Responding to low-level concerns about adults working in education

Last updated: 26 Oct 2021 Topics: News Type: News
Employer talks to employee or volunteer about allegations against them

What schools and colleges in England need to do and resources to support you

The statutory guidance Keeping children safe in education 2021 includes new guidance for schools and colleges in England on dealing with low-level concerns about the behaviour of teachers, other staff, volunteers and contractors (Department for Education (DfE), 2021).

We’ve summarised what the guidance says schools and colleges need to have in place.

What is a low-level concern?

A low-level concern is any concern that an adult has acted in a way that:

  • is inconsistent with the staff code of conduct, including inappropriate conduct outside of work
  • doesn’t meet the threshold of harm or is not considered serious enough for the school or college to refer to the local authority.

Low-level concerns are part of a spectrum of behaviour. This includes:

  • inadvertent or thoughtless behaviour
  • behaviour that might be considered inappropriate depending on the circumstances
  • behaviour which is intended to enable abuse.

Examples of such behaviour could include:

  • being over friendly with children
  • having favourites
  • adults taking photographs of children on their mobile phone
  • engaging with a child on a one-to-one basis in a secluded area or behind a closed door
  • using inappropriate sexualised, intimidating or offensive language.

Why do schools need to respond to low-level concerns?

Having clear procedures for responding to low-level concerns is part of creating a school culture of openness and trust. It helps ensure that adults consistently model the school’s values and helps keep children safe. It will also protect adults working in school from potential false allegations or misunderstandings.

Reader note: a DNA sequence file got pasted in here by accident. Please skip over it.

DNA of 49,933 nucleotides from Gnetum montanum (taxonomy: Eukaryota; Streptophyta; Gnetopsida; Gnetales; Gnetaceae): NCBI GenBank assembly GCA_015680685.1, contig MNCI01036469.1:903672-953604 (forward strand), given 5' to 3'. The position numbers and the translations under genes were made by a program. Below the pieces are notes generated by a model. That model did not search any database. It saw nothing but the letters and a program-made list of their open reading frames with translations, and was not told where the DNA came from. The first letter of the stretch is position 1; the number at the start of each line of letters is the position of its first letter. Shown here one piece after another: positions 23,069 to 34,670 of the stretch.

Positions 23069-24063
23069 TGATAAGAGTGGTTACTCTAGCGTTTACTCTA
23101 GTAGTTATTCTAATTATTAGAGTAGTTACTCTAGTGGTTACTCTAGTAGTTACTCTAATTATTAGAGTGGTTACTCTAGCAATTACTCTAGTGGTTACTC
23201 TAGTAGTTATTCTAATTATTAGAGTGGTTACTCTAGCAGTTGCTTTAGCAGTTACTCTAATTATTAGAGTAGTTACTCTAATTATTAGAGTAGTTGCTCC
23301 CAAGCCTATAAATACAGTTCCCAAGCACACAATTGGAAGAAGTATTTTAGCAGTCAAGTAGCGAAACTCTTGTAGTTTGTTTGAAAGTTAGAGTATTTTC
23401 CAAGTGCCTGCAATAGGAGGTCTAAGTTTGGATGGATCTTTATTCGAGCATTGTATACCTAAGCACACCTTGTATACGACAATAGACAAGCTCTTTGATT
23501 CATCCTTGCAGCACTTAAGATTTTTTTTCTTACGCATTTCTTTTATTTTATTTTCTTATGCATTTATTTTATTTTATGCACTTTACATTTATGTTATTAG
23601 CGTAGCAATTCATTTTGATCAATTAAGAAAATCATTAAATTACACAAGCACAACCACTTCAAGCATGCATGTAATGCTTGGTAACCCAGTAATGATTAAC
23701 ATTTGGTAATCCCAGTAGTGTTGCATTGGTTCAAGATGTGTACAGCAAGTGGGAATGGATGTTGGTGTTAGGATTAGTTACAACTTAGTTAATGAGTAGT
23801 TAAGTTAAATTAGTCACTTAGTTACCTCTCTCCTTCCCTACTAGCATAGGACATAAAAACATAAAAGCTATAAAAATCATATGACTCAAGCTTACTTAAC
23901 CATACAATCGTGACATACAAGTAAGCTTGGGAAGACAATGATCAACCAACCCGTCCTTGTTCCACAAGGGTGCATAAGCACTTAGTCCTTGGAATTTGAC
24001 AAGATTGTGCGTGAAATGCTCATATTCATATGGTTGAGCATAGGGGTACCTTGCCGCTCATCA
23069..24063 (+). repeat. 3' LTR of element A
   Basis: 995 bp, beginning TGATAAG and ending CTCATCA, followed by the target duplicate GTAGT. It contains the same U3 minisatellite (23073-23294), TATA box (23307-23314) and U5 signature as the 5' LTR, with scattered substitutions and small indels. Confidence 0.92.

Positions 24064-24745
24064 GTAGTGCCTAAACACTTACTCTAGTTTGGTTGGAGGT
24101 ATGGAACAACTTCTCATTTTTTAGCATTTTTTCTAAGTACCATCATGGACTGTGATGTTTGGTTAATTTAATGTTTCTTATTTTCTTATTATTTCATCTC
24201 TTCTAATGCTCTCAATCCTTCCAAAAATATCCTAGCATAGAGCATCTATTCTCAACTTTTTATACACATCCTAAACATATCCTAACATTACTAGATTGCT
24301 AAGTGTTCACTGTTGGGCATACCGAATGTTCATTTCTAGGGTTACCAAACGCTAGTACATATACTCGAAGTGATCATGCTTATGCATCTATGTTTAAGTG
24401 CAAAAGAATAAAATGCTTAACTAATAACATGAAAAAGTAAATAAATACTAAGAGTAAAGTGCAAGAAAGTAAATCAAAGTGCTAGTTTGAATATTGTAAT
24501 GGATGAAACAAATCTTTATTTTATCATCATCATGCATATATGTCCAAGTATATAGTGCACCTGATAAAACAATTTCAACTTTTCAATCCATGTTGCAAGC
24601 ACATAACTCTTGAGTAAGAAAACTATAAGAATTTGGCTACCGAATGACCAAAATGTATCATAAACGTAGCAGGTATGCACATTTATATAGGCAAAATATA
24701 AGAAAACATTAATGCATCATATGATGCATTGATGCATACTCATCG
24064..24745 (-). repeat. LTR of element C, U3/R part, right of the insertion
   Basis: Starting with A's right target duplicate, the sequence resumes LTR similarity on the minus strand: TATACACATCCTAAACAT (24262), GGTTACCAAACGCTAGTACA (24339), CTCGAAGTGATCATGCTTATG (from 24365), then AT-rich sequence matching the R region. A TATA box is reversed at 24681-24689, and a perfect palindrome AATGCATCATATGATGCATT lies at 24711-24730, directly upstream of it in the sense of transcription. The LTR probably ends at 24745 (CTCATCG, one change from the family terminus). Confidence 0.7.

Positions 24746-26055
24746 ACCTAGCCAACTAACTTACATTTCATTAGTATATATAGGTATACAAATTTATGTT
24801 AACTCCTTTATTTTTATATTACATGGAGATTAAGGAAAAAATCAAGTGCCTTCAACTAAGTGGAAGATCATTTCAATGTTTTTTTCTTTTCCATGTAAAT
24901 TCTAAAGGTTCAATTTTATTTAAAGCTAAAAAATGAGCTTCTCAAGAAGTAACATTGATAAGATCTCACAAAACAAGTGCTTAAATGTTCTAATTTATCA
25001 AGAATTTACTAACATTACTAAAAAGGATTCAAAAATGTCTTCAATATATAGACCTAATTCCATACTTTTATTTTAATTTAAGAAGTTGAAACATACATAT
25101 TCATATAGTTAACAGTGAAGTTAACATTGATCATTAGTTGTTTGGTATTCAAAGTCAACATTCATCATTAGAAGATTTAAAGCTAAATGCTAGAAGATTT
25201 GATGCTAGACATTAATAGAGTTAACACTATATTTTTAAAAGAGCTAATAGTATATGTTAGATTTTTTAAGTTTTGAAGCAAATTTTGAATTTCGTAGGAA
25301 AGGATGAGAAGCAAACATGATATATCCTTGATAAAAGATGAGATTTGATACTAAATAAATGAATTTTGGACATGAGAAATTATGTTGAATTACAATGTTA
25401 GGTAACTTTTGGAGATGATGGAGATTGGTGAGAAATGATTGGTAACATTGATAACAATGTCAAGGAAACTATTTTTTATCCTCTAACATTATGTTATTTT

What do schools and colleges need to do?

Schools should have a low-level concerns policy and procedures. These should be part of your school’s overall safeguarding and child protection policies and procedures. It should be closely linked to the code of conduct for staff and volunteers.

There should be clear processes in place for sharing and responding to any concerns about an adult’s behaviour, no matter how small. A concern can still be significant even if it does not meet the threshold of harm.

Schools should ensure adults understand:

  • what constitutes appropriate and inappropriate behaviour
  • what a low-level concern is
  • the importance of sharing low-level concerns
  • how to report any concerns
  • the process for recording, reviewing and responding to concerns.

Information and resources to support you

Behaviour codes for staff and volunteers 

Download example codes of conduct for staff, volunteers, other adults, children and young people and find out more about what how to manage inappropriate behaviour.

> Show me more


Appropriate online behaviour for adults working with children 

Learn more about creating a safe environment online.

> Find out more


Appropriate behaviour for people working on their own with children

Find out what safeguarding measures you need to consider when working on your own with children whether you are a contractor, lone worker or self-employed.

> Read more

 
Managing allegations against someone who works or volunteers with children

Best practice for managing allegations of abuse against someone who works or volunteers with children.

> Find out more


Keeping children safe in education (KCSIE) 2021: summary of changes

Read our briefing outlining the latest changes to the guidance, including responding to low-level concerns and allegations.

> Read briefing


Report Abuse in Education Helpline

Young people who have experienced abuse at school and parents and teachers who are concerned about sexual abuse in education settings can call 0800 136 663 or email help@nspcc.org.uk 

References

Department for Education (2021) Keeping children safe in education: statutory guidance for schools and colleges. [Accessed 04/10/2021].